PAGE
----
On May 17, 2016, the government introduced Bill C-16, An Act to amend the Canadian Human Rights Act and the Criminal Code, sponsored by Ms. Jody Wilson-Raybould (Minister of Justice and Attorney General of Canada, Liberal). Note that this blog post will focus on the human rights elements of the Bill, and not touch on the amendments to the Criminal Code.
The purpose of this Bill is to include “gender identity” and “gender expression” as prohibited grounds of discrimination in the Canadian Human Rights Act (“Act”); more specifically, to protect transgender individuals from discrimination. The proposed amendments would change section 2 (Purpose) and subsection 3(1) (Prohibited grounds of discrimination) of the Act. Although several Canadian jurisdictions recognize discrimination against trans persons to fall within the sphere of sex-based discrimination, many argue this is insufficient to fully protect this vulnerable group.
The Act applies to employees who work for federally regulated workplaces, and is aimed at ending discriminatory practices. Its local provincial counterpart, the Human Rights Code of Ontario, already includes the terms “gender identity” and “gender expression” as prohibited grounds of discrimination in terms of employment and harassment, among other things.
The Bill was introduced and passed first reading on May 17, 2016, followed by a second reading and referral to committee in the House of Commons on October 18, 2016. On this date, the Bill was referred to the Standing Committee on Justice and Human Rights. Only Conservative members of parliament voted against this referral.
During the second reading on October 18, 2016, Ms. Wilson-Raybould took the time to express various reasons why she was of the opinion that this Bill was necessary:
“The bill addresses a fundamental issue of equality and human rights, the discrimination and hate crimes experienced by trans and gender diverse Canadians.”
She stated how trans people make the same important contributions to our society as does every other Canadian, but face harder challenges and more obstacles. They have to overcome misunderstandings, prejudice, and hostility because of their gender identity or expression.
During her speech, Ms. Wilson-Raybould provided a working definition for both “gender identity” and “gender expression”:
“The term ‘gender identity’ is a person's internal or individual experience of their gender. It is a deeply felt experience of being a man, a woman, or being somewhere along the gender spectrum. Gender identity is a profound matter of self-identity. It shapes one's self-understanding.”
“Conversely, ‘gender expression’ is how a person publicly presents their gender. It is an external, or outward presentation of gender through aspects such as dress, hair, makeup, body language, or voice. Trans and gender diverse persons are among the most vulnerable members in society.”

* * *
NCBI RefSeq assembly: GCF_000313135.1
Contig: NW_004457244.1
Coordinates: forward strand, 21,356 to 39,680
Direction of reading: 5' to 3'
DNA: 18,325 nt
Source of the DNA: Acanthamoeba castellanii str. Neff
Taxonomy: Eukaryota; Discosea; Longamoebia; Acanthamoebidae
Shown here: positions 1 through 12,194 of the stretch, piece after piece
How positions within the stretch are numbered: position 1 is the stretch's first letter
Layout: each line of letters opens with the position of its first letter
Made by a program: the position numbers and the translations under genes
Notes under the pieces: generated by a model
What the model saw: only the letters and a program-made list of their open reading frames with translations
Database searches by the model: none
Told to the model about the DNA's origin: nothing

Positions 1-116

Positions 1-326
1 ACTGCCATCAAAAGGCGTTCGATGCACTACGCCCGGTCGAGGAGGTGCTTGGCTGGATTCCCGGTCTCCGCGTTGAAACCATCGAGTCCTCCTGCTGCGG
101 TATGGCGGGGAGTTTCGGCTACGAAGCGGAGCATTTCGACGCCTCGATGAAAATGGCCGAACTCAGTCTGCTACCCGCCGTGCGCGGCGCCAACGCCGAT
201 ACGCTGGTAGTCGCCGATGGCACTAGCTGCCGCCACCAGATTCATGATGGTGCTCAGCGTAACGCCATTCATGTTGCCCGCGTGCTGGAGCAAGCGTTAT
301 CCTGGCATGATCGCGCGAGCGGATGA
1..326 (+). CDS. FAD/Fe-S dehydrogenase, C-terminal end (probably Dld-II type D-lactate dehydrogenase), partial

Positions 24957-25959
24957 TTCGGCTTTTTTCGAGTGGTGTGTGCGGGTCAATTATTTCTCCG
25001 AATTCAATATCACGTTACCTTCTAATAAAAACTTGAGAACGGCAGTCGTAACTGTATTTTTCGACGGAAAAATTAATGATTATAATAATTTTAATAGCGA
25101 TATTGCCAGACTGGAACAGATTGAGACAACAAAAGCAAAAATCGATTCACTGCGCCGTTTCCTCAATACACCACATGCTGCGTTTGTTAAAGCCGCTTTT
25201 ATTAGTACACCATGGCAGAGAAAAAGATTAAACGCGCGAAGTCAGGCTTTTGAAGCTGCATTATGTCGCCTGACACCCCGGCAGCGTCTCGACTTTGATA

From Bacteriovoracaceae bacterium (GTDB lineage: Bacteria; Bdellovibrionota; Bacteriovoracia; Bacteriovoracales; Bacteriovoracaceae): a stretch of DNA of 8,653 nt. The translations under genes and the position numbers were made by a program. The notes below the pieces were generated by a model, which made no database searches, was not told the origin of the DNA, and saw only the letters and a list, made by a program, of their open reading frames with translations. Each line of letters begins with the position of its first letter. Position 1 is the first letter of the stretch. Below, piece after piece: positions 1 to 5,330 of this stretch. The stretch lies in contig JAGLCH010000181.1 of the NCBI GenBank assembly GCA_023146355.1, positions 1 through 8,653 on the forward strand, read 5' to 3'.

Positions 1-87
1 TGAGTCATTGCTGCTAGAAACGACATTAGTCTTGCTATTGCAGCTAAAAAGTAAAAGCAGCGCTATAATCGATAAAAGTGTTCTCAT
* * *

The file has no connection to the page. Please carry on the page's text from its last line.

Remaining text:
Although she provided the above definitions, the Act would purposely exclude a definition for either, which is consistent with the majority of prohibited grounds under the Act. This is important, as many expressions cannot be fully captured by a single definition, given that concepts evolve over time and will often be determined by fact-specific situations.
The Bill, Ms. Wilson-Raybould continued, is meant to reflect Canada’s commitment to diversity and equality, and ensure the protection of all Canadians, especially those that fall within a more vulnerable sphere:
“With the bill, we say loudly and clearly that it is time to move beyond mere tolerance of trans people. It is time for their full acceptance and inclusion in Canadian society.”
Studies completed over 5 years ago suggest there is a trans population of approximately 500 in Ontario. They reported significant employment barriers, and many had been refused employment or fired because they were trans. These individuals are significantly under-employed, despite generally high levels of education. As a result of the barriers they face, more than half of them are clinically depressed, with almost half having attempted suicide in the past. These difficulties are significant and deserve our attention, Ms. Wilson-Raybould said. She stated:
“When a person loses the opportunity to work or faces persistent discrimination, we all lose potential contributions to our society, to our workplaces, and the Canadian economy. Depriving individuals of freedom to make for themselves the lives that they are able and wish to have undermines their ability to participate in society.”
Whether the Bill is necessary from a legal standpoint – that is, whether it would add anything substantive to the law to protect transgender Canadians – was a point of opposition raised by Michael Cooper, Conservative, although he agreed that the purpose behind the Bill was a worthy cause. He explained how “sex” and “sexual orientation”, existing prohibited grounds of discrimination in the Act, already protect the transgender community. Therefore, it was suggested that this Bill would simply maintain the status quo. In the end though, Mr. Cooper supported the Bill going to Committee, agreeing with it in principle.
It will be interesting to see whether this Bill gets passed. If it does, hopefully it sets the tone for positive changes and a better inclusion of our transgender community.
To quote from the Prime Minister, “Canada is stronger because of its diversity, not in spite of it.”
To learn more about human rights and discrimination in the workplace, contact our Labour Law Group.